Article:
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This is a contributing entry for Charlotte's Belmont Neighborhood - From a Mill Village to More Than a Century Later and only appears as part of that tour.Learn More.
The gardeners in this community garden believe everyone should have access to fresh food, regardless of income. The garden began in 2009 with a mission to bring residents of local neighborhoods together to experience fun and fellowship while learning eco-friendly gardening techniques. Classes are held regularly onsite, including sessions on composting, soil management, toxicity reduction and seed saving, fresh food harvesting, preparation and preservation. The garden donates over 10% of its produce to Friendship Trays, the area’s meals-on-wheels program.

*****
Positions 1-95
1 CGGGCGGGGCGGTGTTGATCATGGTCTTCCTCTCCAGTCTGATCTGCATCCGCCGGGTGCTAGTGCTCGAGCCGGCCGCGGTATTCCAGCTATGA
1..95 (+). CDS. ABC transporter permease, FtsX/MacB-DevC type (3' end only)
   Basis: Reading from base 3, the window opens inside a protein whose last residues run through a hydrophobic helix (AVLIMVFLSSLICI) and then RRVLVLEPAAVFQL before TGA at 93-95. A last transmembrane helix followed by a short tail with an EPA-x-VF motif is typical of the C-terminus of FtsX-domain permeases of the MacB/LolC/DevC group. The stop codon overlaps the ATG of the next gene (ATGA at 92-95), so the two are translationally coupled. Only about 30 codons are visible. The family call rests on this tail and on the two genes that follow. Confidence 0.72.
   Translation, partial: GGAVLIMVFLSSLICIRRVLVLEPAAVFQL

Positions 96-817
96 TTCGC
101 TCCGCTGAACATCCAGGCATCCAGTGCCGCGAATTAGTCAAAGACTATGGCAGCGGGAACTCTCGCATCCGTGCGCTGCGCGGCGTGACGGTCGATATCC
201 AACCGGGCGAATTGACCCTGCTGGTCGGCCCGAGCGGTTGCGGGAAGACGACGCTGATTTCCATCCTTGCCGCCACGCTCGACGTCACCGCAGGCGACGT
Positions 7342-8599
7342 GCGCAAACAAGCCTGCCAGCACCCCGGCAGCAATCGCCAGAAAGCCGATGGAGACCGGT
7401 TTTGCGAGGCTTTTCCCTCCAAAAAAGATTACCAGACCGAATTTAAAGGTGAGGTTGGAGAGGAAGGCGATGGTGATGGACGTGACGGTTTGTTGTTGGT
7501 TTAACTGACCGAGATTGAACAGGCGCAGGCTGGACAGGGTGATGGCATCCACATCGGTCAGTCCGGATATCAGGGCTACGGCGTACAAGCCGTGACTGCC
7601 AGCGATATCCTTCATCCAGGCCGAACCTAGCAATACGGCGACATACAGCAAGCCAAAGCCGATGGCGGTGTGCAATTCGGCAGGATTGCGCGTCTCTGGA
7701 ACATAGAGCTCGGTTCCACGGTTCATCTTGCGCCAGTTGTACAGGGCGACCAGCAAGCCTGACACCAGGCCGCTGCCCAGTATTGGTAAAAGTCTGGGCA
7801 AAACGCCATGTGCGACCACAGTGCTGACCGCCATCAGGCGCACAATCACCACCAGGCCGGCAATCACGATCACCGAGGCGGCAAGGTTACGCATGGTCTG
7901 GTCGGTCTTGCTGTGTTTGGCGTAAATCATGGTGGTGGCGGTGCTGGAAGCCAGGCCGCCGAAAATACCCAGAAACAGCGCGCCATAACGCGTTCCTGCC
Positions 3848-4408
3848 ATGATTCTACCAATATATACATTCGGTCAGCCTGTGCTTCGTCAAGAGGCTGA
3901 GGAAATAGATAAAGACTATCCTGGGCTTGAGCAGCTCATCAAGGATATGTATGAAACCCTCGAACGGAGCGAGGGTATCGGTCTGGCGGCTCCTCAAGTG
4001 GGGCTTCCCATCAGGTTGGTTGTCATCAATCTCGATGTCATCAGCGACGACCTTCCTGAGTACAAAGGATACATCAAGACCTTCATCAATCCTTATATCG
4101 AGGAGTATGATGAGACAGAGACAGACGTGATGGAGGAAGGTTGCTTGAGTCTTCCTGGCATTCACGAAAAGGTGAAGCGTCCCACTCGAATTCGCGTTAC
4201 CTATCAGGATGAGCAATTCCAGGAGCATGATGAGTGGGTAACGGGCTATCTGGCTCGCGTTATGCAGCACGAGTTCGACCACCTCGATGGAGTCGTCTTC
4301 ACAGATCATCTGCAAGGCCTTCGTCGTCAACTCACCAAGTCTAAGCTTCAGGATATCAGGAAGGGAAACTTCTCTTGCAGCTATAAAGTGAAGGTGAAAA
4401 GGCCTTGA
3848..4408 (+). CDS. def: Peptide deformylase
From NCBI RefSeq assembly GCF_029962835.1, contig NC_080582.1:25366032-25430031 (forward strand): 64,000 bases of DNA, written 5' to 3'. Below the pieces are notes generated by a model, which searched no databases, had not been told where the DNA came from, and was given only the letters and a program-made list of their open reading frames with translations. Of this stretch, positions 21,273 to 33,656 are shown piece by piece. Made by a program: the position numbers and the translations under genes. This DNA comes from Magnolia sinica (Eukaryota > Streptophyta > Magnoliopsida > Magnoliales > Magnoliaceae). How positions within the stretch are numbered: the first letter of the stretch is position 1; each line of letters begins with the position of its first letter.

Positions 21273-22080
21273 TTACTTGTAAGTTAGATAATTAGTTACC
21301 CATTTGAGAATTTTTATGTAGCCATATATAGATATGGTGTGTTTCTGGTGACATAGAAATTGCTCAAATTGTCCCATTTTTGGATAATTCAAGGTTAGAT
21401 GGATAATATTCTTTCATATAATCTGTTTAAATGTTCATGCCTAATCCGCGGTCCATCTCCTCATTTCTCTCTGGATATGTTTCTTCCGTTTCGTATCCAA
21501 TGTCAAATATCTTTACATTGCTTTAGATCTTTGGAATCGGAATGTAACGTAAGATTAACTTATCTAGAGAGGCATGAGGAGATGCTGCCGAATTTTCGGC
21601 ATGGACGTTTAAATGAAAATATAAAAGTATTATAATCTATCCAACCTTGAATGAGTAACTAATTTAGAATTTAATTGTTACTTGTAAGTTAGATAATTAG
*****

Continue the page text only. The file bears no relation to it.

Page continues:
Plant, Natural environment, Grass, Land lot

Due to the volunteer gardeners’ dedication to the community, this garden is regularly recognized as “The People’s Garden” by the USDA, and Keep America Beautiful, Inc. Numerous local partnerships support their mission.

Turn around and turn right, or east, onto East 17th Street for four blocks. Look for the medallion at the intersection with Allen Street.

For the last couple of stops, you have been in the Eastend development. We’ll continue through it for the next three stops before heading into Belmont Springs. Eastend was platted by George M. Phifer in May 1903. When the United States Geological Survey mapped the area for its topographic map series in 1905, East End had slightly more than 20 houses, Sunnyside had 14, grouped mainly along Kennon Avenue, and Belmont Springs had some 70 houses.